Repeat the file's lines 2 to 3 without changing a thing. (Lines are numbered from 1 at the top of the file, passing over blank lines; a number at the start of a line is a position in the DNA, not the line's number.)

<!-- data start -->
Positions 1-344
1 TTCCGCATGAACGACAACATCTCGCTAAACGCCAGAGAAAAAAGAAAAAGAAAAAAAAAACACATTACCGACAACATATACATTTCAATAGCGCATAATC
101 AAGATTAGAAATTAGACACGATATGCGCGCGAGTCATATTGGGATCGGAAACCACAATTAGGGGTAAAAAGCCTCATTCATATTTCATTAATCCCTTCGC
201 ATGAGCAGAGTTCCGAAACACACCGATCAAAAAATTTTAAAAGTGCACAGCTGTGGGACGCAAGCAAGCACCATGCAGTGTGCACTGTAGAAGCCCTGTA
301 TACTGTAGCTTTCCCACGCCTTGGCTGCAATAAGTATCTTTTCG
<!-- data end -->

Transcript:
1 TTCCGCATGAACGACAACATCTCGCTAAACGCCAGAGAAAAAAGAAAAAGAAAAAAAAAACACATTACCGACAACATATACATTTCAATAGCGCATAATC
101 AAGATTAGAAATTAGACACGATATGCGCGCGAGTCATATTGGGATCGGAAACCACAATTAGGGGTAAAAAGCCTCATTCATATTTCATTAATCCCTTCGC